What will it take to improve commodity prices?
Why hasn’t the China phase one deal helped prices?
What if we have a large crop in 2020?
These were some of the questions asked of Vice President Brian Duncan and me when we drove around the state to meet with county Farm Bureau presidents last month.
Profitability is on farmers’ minds ... even before the coronavirus was declared a pandemic!
Improving the economic well-being of agriculture is in our mission statement. It is at the core of almost everything we do.
Even during this national emergency, we continue to work on behalf of our members.
Here are some of the areas IFB is addressing in 2020:
• In response to COVID-19, advocate for our ag and food system to continue to operate to provide food for consumers.
• Regain lost ag export demand, build new markets, oppose tariff escalation and urge a fair resolution of the China trade war.
• Work to modernize NASS survey methods and improve the accuracy of USDA reports.
• Protect farmers’ ability to raise livestock and care for the environment by maintaining the Livestock Management Facilities Act (LMFA).
• Support state tax policies that build a positive business climate. Support the ag sales tax incentives, the Farmland Assessment Law and work to defeat the Progressive Income Tax ballot initiative.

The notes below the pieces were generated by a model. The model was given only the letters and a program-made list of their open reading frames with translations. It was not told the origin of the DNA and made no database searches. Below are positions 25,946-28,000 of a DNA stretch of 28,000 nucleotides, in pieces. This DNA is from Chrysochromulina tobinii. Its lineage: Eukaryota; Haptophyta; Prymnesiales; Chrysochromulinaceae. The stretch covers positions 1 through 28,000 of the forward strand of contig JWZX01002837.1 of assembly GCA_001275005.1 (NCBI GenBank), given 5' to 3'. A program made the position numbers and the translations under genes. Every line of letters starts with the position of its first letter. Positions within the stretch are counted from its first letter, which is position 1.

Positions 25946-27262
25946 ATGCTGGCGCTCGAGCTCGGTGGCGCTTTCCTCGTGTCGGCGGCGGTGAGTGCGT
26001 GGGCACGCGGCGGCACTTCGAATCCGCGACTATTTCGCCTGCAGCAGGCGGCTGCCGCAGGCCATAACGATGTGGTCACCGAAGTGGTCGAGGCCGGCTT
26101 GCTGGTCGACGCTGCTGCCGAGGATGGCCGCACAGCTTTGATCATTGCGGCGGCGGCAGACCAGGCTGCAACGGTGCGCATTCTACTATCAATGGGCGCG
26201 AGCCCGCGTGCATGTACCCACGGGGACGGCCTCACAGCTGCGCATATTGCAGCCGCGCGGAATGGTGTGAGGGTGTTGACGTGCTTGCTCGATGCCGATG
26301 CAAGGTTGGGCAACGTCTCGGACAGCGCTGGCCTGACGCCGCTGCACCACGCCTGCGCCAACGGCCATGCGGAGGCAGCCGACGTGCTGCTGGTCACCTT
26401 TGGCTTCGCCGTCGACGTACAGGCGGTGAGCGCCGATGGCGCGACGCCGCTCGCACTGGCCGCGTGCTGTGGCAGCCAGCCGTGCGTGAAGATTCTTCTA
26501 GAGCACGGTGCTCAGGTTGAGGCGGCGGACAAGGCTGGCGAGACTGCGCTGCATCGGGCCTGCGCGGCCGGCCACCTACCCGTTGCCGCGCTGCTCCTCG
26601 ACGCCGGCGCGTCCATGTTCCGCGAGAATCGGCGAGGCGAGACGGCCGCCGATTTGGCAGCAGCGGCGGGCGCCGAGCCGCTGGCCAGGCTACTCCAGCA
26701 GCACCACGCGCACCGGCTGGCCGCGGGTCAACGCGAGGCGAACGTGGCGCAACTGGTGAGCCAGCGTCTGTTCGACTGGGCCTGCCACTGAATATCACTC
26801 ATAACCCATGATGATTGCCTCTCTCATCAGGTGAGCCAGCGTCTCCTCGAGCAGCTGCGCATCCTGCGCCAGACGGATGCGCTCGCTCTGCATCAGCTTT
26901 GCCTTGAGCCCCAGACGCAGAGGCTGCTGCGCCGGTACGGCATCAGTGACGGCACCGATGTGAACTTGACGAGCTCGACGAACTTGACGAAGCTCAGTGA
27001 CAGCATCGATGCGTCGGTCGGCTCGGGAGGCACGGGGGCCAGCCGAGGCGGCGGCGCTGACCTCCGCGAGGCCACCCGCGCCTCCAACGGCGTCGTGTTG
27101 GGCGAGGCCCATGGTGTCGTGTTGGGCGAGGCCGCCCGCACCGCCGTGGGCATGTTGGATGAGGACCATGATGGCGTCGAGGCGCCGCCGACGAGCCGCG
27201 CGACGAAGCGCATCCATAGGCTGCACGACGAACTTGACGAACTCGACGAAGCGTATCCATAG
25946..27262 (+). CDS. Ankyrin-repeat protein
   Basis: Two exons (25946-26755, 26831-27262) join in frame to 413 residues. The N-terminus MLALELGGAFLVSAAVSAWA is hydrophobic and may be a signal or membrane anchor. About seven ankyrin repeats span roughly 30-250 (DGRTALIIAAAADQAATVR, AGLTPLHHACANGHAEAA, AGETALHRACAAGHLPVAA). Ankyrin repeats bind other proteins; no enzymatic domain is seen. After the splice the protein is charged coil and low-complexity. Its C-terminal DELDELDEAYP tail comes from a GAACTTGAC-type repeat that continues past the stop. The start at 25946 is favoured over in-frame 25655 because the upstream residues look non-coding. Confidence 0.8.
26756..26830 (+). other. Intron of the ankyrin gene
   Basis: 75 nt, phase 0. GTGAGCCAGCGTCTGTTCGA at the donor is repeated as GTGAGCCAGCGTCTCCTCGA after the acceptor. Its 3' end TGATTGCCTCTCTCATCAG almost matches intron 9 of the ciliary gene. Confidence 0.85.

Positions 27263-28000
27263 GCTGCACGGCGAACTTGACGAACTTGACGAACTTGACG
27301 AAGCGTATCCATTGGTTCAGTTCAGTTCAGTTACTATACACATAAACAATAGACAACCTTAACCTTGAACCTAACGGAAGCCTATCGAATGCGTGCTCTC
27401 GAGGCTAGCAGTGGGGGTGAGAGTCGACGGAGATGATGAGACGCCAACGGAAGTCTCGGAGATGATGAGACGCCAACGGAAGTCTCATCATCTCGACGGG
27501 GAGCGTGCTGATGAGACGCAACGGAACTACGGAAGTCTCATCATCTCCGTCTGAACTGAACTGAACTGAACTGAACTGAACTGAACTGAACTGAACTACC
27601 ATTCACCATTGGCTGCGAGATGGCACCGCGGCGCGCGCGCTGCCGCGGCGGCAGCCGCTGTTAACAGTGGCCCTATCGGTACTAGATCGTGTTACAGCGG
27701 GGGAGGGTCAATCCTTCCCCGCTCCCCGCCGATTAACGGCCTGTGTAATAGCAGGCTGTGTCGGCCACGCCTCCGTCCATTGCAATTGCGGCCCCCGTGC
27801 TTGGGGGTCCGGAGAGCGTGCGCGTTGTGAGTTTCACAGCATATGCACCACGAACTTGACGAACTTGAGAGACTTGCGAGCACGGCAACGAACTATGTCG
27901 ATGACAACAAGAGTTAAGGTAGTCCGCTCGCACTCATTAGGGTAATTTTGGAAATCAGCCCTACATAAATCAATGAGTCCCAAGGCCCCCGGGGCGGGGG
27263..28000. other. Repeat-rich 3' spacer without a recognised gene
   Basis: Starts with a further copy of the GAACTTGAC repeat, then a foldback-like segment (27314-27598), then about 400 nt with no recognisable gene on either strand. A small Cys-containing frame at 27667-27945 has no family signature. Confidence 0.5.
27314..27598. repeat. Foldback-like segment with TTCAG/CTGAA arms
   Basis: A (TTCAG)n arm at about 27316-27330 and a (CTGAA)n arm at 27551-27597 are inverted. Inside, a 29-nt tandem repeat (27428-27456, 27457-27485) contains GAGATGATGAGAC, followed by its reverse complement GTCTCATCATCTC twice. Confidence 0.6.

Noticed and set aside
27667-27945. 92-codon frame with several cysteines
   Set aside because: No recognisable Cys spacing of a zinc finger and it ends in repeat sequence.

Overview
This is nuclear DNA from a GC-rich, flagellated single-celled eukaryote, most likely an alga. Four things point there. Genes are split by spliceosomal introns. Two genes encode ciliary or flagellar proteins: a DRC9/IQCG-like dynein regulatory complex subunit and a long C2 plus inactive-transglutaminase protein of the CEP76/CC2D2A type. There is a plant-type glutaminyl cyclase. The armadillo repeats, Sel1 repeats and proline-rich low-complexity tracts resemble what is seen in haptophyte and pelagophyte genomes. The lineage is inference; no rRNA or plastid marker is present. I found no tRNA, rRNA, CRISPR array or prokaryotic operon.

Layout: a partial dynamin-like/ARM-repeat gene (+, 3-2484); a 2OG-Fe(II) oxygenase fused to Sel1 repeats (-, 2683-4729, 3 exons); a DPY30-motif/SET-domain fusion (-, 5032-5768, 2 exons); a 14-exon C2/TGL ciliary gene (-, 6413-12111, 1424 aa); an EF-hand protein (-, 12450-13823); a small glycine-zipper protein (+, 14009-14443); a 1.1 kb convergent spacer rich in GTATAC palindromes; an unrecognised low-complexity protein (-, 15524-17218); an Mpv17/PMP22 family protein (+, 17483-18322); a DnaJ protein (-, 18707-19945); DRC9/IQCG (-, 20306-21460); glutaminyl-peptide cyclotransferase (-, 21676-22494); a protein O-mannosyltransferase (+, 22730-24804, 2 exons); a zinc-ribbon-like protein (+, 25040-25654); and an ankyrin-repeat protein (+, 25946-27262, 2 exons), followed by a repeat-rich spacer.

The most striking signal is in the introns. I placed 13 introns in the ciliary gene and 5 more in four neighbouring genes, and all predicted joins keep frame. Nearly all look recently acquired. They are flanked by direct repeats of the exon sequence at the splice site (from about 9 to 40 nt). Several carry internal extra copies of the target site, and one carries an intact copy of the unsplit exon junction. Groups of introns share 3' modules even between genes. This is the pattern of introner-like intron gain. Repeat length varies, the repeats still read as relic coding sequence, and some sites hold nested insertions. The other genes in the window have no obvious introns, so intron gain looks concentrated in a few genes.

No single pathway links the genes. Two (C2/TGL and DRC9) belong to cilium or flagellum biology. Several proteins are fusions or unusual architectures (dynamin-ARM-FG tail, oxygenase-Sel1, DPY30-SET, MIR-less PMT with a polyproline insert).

• Promote biofuels by defending the integrity of the Renewable Fuel Standard, advocating for high-octane, low-carbon fuels and defeating HB 1407 which would limit ethanol expansion in Illinois.
• Finalize a WOTUS rule that does not punish farmers.
• Work for affordable rural broadband access.
• Maintain a balanced system for antibiotic usage in Illinois.
• Support federal investment in modern waterway infrastructure on the Illinois and Mississippi rivers.
We will continue to work closely with the American Farm Bureau Federation on all national issues.
None of us knows the ultimate impact the coronavirus will have on the global and U.S. economies.
We know it has impacted supply chains.
U.S. ag commodities sit on the docks at ports in China because of a lack of workers to move the products.
In places around the world, including the U.S., conventions, meetings and travel plans are being canceled.
We don’t know how long it will take for normal activities to resume in the U.S. and around the world.
As farmers, we prefer to get our income from the marketplace. But, if that fails to happen, Farm Bureau policy leaves the door open to seek a third Market Facilitation Payment.
Farmers are still feeling the impact of the tariffs imposed in 2018.
I wish I had a crystal ball to see the next nine months. Or better yet, a magic wand to rebuild demand. But since I don’t, at Farm Bureau, we will do what we’ve always done ... work each day to “improve the economic well-being of agriculture and enrich the quality of farm family life.”